The cavalry's swords

Styria, 16th century

The straight, almost always double-edged sword was the main offensive weapon of the cavalrymen. The marks often stamped on the blades indicate their origin: most came from Passau and from Styrian workshops. 

 The blades, some of which date from the 15th century, were only given uniform hilts, crossguards and shell guards later on, towards the end of the 17th century. One of the craftspeople who worked on these weapons was a female swordsmith from Graz, Barbara Reischenberger.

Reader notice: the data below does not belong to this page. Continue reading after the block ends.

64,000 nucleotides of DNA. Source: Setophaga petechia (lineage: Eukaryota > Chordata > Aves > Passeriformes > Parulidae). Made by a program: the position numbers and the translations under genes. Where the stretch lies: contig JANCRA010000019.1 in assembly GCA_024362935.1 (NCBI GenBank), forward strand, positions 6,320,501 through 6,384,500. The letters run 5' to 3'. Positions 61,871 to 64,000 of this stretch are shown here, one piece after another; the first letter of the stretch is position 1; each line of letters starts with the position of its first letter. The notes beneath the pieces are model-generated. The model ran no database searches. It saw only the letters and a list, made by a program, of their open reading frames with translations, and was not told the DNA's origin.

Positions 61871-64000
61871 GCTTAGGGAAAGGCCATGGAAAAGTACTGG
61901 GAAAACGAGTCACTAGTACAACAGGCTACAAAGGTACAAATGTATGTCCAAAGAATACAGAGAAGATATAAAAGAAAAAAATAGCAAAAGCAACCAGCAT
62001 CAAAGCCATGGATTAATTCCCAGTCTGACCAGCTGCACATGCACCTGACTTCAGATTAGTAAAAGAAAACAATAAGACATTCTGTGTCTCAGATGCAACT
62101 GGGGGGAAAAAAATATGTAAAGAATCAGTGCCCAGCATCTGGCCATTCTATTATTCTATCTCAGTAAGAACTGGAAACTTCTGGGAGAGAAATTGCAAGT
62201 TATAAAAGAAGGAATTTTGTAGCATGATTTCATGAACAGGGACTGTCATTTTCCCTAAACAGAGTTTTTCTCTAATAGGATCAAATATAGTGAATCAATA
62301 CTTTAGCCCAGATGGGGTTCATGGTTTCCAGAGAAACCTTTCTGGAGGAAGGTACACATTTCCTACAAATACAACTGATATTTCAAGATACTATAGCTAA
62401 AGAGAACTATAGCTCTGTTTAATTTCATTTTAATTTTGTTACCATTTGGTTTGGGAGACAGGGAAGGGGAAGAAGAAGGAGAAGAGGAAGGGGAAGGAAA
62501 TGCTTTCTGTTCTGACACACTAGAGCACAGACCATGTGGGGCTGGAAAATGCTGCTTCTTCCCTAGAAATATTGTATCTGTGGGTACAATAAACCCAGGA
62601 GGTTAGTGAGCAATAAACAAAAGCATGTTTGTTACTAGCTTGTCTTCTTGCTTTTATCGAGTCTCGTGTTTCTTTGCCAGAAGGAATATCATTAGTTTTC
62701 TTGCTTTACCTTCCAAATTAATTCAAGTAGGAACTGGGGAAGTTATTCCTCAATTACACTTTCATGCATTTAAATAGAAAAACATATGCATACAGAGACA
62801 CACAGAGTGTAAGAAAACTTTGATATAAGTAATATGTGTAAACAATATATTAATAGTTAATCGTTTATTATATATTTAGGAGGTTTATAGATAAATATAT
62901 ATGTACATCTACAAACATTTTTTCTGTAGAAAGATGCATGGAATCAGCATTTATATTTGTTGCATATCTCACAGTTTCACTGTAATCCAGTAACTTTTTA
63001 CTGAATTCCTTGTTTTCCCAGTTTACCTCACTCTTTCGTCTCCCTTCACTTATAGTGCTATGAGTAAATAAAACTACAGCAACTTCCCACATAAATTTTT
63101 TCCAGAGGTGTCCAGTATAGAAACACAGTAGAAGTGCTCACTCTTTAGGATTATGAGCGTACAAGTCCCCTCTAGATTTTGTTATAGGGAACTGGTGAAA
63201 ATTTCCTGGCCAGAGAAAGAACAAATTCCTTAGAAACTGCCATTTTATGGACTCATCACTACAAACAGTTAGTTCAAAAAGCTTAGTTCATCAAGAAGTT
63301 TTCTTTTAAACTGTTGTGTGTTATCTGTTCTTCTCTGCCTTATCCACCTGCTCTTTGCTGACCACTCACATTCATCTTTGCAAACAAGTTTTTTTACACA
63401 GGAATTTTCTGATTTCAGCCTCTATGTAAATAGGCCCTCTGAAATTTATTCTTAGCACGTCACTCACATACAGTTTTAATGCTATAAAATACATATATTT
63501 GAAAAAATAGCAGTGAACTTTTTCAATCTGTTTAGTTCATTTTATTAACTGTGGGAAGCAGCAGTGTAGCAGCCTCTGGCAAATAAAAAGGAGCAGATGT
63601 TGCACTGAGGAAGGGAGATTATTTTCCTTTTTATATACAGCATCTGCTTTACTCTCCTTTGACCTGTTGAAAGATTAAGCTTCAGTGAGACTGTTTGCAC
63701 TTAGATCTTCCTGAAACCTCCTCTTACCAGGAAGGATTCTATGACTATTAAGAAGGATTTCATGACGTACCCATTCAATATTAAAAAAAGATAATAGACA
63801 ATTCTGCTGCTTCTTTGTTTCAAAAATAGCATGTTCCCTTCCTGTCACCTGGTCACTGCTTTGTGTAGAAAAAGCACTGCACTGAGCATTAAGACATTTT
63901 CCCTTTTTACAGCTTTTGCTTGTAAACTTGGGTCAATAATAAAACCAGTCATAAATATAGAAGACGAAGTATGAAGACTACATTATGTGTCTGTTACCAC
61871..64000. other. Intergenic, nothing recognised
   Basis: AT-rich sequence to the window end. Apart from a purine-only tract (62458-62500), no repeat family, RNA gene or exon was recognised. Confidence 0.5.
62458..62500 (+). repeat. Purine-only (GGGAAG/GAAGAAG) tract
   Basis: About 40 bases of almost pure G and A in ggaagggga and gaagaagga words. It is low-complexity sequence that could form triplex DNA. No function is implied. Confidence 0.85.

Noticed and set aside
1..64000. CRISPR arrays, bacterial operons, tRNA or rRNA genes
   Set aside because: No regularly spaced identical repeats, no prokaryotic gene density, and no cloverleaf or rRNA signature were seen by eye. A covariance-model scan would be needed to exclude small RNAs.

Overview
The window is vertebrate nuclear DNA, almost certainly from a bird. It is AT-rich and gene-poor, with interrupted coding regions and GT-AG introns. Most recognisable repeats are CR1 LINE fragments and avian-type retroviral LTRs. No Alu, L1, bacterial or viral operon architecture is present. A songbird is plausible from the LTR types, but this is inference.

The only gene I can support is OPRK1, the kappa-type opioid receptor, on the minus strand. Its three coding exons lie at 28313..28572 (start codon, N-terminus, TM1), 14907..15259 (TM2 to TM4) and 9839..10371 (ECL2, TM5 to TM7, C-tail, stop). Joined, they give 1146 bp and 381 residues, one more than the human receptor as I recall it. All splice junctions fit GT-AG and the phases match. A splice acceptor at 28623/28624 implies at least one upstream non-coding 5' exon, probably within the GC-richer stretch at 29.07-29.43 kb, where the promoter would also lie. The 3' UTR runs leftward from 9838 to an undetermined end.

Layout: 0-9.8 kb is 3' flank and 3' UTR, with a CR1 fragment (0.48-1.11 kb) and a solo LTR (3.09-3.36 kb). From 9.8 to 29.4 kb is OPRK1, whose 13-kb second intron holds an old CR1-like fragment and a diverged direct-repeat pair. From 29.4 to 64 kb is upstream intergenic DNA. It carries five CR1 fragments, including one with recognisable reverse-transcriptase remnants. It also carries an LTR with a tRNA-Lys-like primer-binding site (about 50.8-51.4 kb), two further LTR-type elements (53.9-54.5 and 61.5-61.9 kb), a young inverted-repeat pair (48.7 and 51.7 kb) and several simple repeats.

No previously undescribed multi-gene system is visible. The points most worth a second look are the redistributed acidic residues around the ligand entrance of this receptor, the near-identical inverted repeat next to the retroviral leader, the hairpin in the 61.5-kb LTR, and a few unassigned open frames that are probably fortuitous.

At the same time as the Zweihänderemerged in the 14th century, the Anderthalbhänder or “hand and a half” sword was developed. With an average length of 130cm it was somewhat smaller, but also allowed the left hand to be used to assist. As protective armour became stronger and stronger, the swords used for attack also had to be improved. This was done by making the blades longer and heavier, so that they could penetrate the tougher armour. As blades became longer, the length of the handles also steadily increased, eventually providing room for two hands by the end of this process of transformation. While the distinction between the Zweihänder and other melee weapons is relatively simple, with the Anderthalbhänder the difference is not entirely clear.